5. Don’t overlook the little guys: While I logged a lot of time following perennial front-runner Tecnu‘s progress at the AR World Championships and always benefit from Emily Korsch‘s race lessons, seeing top teams in action is like watching Olympic gymnasts: the things they make look easy are well beyond my abilities at this point. You can also learn a lot from middle-of-the-pack teams, who often come by their lessons the hard way. With careful reading, maybe you’ll avoid those particular mistakes.

6. Volunteer: Once the race reports failed to scare me away from adventure racing, my next step was volunteering at a race. It can be surprisingly fun (even in 20-degree weather), and volunteering offers you an up-close view of adventure racing.


My volunteering partner looking official(ly cold).

Since many volunteers are also adventure racers, you’ll add to your AR contacts. Of course, you’ll also see plenty of race staff and participants. They may to be too busy for introductions, but just by being there you’re becoming a more familiar face and helping support a sport you love.

7. Join the club: Orienteering is vital in an adventure race, and mountain biking and paddling are generally featured as well. Some races may include rock climbing or kayaking. Your skill level in any race discipline will definitely impact your success on race day. Look for clubs or groups targeting these sports and join in some of their activities. You’ll have fun and develop your skills while meeting like-minded people (and potential teammates).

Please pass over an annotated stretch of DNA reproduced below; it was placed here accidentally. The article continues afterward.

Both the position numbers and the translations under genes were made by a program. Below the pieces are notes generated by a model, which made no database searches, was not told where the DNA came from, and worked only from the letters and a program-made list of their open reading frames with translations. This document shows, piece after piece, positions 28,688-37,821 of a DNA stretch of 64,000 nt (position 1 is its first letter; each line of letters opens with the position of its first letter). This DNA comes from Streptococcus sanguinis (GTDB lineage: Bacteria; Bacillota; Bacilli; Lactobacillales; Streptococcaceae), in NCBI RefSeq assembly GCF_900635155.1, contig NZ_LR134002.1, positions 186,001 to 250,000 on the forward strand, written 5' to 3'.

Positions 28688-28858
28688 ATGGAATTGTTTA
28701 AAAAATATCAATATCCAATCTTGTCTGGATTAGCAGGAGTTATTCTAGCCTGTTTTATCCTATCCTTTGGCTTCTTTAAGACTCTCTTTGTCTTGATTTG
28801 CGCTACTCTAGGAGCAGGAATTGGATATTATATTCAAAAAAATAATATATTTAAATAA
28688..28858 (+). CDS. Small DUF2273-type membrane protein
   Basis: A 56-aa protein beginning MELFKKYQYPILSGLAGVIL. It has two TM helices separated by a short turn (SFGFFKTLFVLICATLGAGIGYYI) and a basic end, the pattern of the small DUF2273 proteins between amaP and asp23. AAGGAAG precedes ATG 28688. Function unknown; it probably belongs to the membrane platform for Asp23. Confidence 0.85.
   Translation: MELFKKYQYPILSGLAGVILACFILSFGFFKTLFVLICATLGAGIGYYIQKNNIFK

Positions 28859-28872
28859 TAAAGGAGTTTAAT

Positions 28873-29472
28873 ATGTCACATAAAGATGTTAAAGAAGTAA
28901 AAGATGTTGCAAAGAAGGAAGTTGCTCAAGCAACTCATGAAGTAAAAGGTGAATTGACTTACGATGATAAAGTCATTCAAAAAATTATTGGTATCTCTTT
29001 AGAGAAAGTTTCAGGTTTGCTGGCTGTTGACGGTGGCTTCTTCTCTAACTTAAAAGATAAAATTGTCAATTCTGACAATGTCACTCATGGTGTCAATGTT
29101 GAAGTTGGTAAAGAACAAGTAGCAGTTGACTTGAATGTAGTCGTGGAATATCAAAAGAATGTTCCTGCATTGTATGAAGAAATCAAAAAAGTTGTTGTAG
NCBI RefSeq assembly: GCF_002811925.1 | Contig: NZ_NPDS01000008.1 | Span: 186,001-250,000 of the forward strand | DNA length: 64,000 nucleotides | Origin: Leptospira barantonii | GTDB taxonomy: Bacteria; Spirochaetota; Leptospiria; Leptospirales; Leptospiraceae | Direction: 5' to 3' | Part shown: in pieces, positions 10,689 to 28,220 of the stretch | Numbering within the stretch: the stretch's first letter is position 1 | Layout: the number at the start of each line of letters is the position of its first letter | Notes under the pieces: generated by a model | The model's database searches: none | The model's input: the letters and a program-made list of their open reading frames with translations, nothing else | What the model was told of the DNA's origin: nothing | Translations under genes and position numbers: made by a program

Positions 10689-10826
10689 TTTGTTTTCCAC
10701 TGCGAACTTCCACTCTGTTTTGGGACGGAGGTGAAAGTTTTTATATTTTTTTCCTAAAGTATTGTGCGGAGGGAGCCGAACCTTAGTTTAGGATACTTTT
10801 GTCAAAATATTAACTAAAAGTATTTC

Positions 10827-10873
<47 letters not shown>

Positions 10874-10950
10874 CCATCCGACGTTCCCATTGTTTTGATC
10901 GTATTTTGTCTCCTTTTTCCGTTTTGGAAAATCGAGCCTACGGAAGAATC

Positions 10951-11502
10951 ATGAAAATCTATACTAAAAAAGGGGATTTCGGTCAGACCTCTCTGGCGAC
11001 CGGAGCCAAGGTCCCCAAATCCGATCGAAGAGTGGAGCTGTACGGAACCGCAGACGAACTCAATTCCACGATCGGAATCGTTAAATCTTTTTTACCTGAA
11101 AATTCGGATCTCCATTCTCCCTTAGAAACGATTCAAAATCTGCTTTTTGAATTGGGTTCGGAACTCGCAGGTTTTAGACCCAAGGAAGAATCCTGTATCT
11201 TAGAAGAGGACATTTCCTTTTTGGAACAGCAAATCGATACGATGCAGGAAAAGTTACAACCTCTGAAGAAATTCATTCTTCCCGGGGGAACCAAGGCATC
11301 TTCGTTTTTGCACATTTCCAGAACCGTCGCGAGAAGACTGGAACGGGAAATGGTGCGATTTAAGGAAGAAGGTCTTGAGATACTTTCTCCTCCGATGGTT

Practicing my navigating skills at an orienteering meet.

8. Say yes: If a team you’re following online hosts an open event and you can go, do it. You’ll meet cool people and gain experience. My first taste of adventure racing was at a “non-race” hosted by a team based 2 hours away from me. While it was no picnic convincing my husband it was a good idea for me to spend the day in the woods with a group of strange men, that 9 hours cemented my love for adventure racing.

9.  Jump in: Preparation and contacts are good, but in the end, the best way to learn about adventure racing is to do it.  Find a teammate, pick a race, and enter.

10. Complete the circle: After all you’ve learned from others, wouldn’t it be nice to give back? If you’re so inclined, start your own blog. Share your training, funny stories, race reports, triumphs, and failures. Blogs afford the ability to connect with others, obsess in print about favorite topics, and collect great memories and pictures in one place. Platforms such a Blogger, WordPress, and Weebly offer free blog hosting and are pretty simple to negotiate.

Use these ten tips and before long your calendar will be full of fun training opportunities and your adventure races will be full of familiar faces.

Finding Your Way: Orienteering is the Key to Adventure Racing